Much of the architecture and design that we think of, and even still refer to as modern, is really getting to be fairly old at this point. The popular modernist design movements of the ’50s and ’60s had their roots back in the period between WWI and WWII, when a handful of pioneers shaped what it is to look modern. In America, we had the work of Frank Lloyd Wright, but for the French, the biggest influence was a man who called himself simply “Le Corbusier.” Le Corbusier (born Charles-Edouard Jeanneret-Gris) didn’t design cars, but Renault wanted to pay tribute to the man with a car that incorporated elements of both his design style and also the art deco cars of the ’30s.

The concept is called the Coupe Corbusier, and Renault seems so enamored of the man that the press release says practically nothing about the car itself. But, since the car is a design study, and not a concept that seems in any way intended for production, it is far more important for it to be interesting than for us to know any real details about it. It is indeed very interesting, and even for a concept, it is unusual. But, in a good way.

Continue reading to learn more about the Renault Coupe Corbusier Concept.

  • 2015 Renault Coupe Corbusier Concept
  • Year:
  • Make:
  • 0-60 time:
    5 sec. (Est.)
  • Top Speed:
    155 mph (Est.)
  • car segment:
  • body style:


2015 Renault Coupe Corbusier Concept High Resolution Exterior
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One certainly wouldn’t call the Corbusier retro, but there are still elements of the great French cars of the ’30s in the concept’s design. It has the long hood and bulging fenders favored at that time, and its art deco grille might be a little more abstract than what you’d find in the ’30s, but was still clearly influenced by the same design style. The car also has a very short greenhouse, reminiscent of a number of the custom coachworks of Gangloff, which — like Le Corbusier himself — was a mix of Swiss and French. More importantly, it bears a similarity to the narrow windows of Villa Savoye, generally considered to be Le Corbusier’s greatest work, which is mentioned in Renault’s press release.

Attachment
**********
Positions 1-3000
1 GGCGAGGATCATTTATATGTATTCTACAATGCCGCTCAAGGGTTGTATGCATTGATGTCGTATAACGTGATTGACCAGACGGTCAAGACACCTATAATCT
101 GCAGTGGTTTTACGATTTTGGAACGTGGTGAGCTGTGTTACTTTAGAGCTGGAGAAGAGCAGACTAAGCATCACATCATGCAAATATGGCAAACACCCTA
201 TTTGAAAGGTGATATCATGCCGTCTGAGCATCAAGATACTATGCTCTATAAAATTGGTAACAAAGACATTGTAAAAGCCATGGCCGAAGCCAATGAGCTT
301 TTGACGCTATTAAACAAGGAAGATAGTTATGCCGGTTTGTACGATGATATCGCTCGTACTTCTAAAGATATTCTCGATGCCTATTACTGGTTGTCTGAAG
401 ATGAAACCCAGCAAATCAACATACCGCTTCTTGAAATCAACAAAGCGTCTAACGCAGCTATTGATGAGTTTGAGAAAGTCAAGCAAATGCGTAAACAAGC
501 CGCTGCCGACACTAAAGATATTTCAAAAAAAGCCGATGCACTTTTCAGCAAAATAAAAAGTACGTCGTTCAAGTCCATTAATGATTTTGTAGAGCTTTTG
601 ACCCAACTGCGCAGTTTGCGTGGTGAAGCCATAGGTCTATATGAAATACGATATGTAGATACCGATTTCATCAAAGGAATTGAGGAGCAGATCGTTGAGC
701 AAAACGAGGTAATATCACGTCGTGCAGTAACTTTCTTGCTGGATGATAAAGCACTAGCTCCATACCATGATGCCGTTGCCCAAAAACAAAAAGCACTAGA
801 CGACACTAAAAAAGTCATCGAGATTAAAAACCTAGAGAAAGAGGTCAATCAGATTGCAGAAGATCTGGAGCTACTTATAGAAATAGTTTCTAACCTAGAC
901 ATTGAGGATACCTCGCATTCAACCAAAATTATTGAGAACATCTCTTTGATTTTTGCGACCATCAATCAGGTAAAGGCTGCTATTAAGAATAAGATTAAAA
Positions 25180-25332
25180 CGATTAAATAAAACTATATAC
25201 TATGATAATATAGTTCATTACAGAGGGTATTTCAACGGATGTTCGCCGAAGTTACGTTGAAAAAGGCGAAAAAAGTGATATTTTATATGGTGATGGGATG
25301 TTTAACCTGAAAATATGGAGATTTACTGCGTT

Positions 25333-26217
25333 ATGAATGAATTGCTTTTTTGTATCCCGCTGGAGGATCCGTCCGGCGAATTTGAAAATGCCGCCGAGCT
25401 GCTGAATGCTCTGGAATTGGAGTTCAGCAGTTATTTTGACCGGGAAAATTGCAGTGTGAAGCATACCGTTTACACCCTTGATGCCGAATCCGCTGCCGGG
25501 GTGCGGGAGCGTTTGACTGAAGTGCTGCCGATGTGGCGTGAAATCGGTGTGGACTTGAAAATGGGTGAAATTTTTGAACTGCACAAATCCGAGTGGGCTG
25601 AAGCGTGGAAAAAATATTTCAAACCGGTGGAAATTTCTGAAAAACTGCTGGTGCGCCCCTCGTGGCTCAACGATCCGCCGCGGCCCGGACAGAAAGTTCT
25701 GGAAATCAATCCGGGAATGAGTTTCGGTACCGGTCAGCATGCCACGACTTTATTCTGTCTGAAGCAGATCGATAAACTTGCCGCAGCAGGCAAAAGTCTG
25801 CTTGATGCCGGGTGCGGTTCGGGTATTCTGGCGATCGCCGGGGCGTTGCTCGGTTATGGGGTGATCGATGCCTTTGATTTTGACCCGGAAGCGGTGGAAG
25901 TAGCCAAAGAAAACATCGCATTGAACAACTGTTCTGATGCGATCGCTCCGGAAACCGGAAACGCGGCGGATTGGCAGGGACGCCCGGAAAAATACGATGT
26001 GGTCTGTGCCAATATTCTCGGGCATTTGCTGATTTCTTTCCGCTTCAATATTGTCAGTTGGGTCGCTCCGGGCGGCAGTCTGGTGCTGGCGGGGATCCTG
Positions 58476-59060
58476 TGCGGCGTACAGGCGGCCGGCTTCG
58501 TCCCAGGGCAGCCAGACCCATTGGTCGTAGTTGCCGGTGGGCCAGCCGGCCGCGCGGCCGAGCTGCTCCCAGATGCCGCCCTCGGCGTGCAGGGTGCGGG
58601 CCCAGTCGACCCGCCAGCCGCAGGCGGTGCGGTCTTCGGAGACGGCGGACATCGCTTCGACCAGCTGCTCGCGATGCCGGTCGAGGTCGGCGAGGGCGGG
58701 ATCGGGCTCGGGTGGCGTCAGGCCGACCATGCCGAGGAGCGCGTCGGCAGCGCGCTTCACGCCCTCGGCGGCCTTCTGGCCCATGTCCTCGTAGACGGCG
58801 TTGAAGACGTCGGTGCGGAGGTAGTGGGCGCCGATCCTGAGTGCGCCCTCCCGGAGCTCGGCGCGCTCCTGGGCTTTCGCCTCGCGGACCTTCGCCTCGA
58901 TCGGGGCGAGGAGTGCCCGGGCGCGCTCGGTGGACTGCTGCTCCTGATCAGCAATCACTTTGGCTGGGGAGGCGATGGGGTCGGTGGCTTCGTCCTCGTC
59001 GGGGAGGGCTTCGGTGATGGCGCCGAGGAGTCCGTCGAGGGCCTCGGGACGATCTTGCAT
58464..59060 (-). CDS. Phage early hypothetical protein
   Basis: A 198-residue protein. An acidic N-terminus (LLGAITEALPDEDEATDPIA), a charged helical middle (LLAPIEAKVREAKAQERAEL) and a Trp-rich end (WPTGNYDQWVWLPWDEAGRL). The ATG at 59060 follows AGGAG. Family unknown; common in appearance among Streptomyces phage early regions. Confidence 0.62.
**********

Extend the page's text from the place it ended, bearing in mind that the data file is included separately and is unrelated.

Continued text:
The car appears to be absolutely massive, and this includes a pair of giant butterfly doors that are hinged at the rear. Rear-hinged doors were common on expensive European coupes in the ’30s, but the butterfly opening certainly was not. The roof that slopes in the back was common during the art deco period as well, although it certainly wasn’t unique to that period.


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Renault hasn’t given us much of a look at the inside of the car, and the press release certainly doesn’t have much to say about it. It is definitely illuminated in purple, and there seem to be some kind of large, transparent screens in front of both of the two seats. Perhaps this is some sort of heads-up display? Whatever is going on there, it certainly seems to be some kind of wacky, sci-fi interior, which I’m fine with. There are only two seats (two-seat coupes were more popular that 2+2s in the ’30s), but there is quite a lot of space behind those seats. It’s difficult to see what is really going on back there, but it is potentially a massive amount of space for luggage - like a month of vacation’s worth.


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With so little said about the design of the car, it’s no surprise that Renault hasn’t said anything at all about what would make it go. A lot of the time, concepts like these are electric, but there is a notable V-shaped indentation in the hood of this concept that seems to hind at an internal combustion engine. If those are indeed intake runners visible in the middle of the V, and they might as well be so long as we’re just guessing wildly, then it would seem that the car is powered by a V-12. This goes some way toward explaining the length of the hood, although there seems to still be plenty of extra space under there.